In a move that turns the heat up on Microsoft Excel, Google is partnering business intelligence (BI) firm Panorama Software to develop a software-as-a-service (SaaS) analytics, reporting and data visualisation tool for its free online Google Docs applications suite. Panorama's Analytic for Google Docs aims to smarten up Google's desktop applications (in the same way it has done for Microsoft Office 2007) in order to push it into the hands of more corporate users.
The software, which has been released as a beta version this week, is offered as a free desktop gadget that works with Google Spreadsheets. It draws on analysis, reporting, dashboard, visualisation (charting) and data modelling tools that are part of Panorama's NovaView BI suite. These elements combine to create Panorama Pivot Tables that can be embedded and manipulated in applications like Google Spreadsheets.
Comment: Google will be hoping that this BI tie-up will do more than just drive greater use of its spreadsheet application in more consumer BI applications, for example, to analyse personal expenses. It also believes it will be a boon to small and medium sized businesses that use Google Apps and want more enterprise-friendly capabilities. Finally ISVs will also see this integration as a new opportunity to write custom report templates, analytics and dashboards to help with corporate decision making and planning.
This tie-up represents the second major attempt by Google to make its spreadsheet application smarter. Panorama has already provided a thin layer of integration between NovaView and Google Spreadsheet, but this latest collaboration goes a lot deeper. In line with Google's cloud applications computing model, Panorama has now made its lightweight, yet powerful NovaView Online Analytical Processing (OLAP) engine into an SaaS offering.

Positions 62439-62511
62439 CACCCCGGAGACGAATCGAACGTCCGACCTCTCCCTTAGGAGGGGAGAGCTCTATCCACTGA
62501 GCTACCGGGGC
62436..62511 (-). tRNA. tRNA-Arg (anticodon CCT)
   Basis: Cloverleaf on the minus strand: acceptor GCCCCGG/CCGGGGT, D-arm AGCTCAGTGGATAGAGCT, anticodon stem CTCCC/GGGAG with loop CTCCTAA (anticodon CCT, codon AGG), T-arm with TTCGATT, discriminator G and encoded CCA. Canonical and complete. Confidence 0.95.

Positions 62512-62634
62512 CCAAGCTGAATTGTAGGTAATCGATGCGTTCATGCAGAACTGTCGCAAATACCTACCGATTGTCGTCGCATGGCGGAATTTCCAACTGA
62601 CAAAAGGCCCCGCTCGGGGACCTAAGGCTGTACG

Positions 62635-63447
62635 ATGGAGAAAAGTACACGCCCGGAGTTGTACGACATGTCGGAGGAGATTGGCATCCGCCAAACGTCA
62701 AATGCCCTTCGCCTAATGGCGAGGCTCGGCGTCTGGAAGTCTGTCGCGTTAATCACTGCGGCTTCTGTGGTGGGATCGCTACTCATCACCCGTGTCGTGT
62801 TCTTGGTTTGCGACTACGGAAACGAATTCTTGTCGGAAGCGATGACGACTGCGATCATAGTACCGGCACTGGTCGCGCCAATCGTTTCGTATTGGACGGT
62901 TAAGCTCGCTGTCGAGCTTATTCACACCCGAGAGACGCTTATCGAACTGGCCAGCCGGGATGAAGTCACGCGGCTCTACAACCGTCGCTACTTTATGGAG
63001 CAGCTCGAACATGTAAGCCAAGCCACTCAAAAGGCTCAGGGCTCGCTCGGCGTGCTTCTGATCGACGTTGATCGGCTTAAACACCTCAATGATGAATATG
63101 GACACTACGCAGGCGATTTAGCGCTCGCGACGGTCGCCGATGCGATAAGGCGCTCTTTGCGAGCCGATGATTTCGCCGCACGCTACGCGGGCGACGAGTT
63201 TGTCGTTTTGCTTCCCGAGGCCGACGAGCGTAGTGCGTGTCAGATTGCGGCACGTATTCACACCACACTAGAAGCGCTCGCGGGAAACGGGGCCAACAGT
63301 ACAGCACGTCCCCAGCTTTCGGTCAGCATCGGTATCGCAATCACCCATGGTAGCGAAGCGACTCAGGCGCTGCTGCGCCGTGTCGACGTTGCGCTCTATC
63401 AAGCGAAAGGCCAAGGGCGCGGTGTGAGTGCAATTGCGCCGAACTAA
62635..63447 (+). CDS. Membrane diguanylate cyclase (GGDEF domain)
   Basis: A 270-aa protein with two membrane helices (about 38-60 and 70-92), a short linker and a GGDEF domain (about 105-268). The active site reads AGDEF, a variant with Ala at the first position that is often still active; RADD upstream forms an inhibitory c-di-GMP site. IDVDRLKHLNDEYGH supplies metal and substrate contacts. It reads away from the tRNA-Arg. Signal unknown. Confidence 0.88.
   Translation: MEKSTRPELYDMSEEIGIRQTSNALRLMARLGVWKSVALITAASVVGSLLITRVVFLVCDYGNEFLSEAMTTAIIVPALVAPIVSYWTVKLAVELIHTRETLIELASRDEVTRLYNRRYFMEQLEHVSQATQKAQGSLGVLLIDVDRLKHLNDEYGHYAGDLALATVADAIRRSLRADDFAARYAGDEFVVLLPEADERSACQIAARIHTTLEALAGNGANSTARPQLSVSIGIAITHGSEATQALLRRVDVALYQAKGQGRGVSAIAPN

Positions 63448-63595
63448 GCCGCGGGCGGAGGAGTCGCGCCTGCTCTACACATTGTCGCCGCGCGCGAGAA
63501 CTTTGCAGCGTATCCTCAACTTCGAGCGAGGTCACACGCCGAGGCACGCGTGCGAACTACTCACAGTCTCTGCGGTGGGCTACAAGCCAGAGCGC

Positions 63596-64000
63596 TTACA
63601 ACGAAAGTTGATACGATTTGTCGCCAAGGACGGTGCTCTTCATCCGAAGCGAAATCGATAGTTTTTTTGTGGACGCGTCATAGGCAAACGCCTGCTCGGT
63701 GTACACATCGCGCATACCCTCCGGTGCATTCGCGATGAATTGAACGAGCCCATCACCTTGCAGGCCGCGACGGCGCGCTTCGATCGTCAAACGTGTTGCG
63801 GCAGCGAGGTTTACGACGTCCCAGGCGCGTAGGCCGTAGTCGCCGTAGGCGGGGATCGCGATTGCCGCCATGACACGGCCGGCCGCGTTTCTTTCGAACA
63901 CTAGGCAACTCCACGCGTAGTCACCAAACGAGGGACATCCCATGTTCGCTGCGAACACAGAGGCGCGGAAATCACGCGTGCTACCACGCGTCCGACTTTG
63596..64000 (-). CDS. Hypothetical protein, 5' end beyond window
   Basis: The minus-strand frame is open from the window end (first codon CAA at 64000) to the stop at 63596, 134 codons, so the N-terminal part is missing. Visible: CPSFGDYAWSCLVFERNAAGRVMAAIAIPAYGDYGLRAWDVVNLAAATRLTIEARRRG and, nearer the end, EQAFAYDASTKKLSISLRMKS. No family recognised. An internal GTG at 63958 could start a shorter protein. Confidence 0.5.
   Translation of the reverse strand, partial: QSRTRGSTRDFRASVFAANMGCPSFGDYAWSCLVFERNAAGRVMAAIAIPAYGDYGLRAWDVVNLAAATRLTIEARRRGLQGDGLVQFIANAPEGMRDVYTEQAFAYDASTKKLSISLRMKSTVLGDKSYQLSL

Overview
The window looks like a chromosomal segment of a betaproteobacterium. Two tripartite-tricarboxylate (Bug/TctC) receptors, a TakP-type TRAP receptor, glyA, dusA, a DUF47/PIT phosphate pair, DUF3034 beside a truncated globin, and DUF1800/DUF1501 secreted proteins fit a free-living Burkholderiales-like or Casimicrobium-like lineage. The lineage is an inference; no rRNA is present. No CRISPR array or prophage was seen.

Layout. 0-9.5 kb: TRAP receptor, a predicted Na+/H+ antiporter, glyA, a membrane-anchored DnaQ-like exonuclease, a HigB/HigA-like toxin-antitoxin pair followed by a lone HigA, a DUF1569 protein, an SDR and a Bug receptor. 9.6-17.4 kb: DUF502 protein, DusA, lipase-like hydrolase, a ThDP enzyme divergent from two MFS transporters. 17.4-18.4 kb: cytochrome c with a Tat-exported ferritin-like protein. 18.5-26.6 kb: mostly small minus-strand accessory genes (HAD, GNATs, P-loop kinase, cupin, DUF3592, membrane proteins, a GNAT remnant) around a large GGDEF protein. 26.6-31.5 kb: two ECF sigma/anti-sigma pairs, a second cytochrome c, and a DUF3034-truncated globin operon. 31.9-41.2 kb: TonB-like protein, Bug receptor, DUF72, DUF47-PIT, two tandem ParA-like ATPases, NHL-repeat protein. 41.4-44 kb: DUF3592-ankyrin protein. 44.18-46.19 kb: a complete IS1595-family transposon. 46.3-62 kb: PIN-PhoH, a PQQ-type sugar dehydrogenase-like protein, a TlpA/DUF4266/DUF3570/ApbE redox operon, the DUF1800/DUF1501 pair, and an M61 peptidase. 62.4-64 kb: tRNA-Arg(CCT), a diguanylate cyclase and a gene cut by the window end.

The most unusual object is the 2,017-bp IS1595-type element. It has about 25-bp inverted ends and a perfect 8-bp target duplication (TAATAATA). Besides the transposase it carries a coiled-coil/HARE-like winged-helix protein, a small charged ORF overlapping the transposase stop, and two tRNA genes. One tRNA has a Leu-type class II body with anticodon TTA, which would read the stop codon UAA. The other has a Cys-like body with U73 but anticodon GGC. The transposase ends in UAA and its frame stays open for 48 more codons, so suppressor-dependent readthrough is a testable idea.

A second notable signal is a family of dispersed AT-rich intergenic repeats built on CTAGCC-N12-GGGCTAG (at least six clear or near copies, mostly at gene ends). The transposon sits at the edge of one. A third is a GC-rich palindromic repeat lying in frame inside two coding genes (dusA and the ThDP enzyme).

Panorama is also looking to develop SaaS NovaView integrations with Google's web analytics and Internet advertising SaaS offerings as well. It is encouraging independent software vendors to follow the lead of its Pivot Table integration within Google and tap into NovaView's APIs to develop customised SaaS BI applications as well.
This could perhaps signal the start of a much deeper level of integration that mirrors Panorama's relationship with Google's rival Microsoft. Apart from rebranding Panorama's OLAP platform as SQL Server Analysis Services, Microsoft has allowed NovaView's BI capabilities to leak into its Office 2007 suite. That said Google still has some way to go to before it can match Microsoft's BI capabilities in Excel. But this integration is a good start.
The Panorama-Google offering now expands the range of free BI options for customers beyond just open source tools from the likes of Pentaho, Jaspersoft and Actuate BIRT. It could prompt Excel users to re-evaluate the per-set licensing they have invested in Excel as they consider the shifting dynamics of delivering BI from desktop to online (cloud) environments.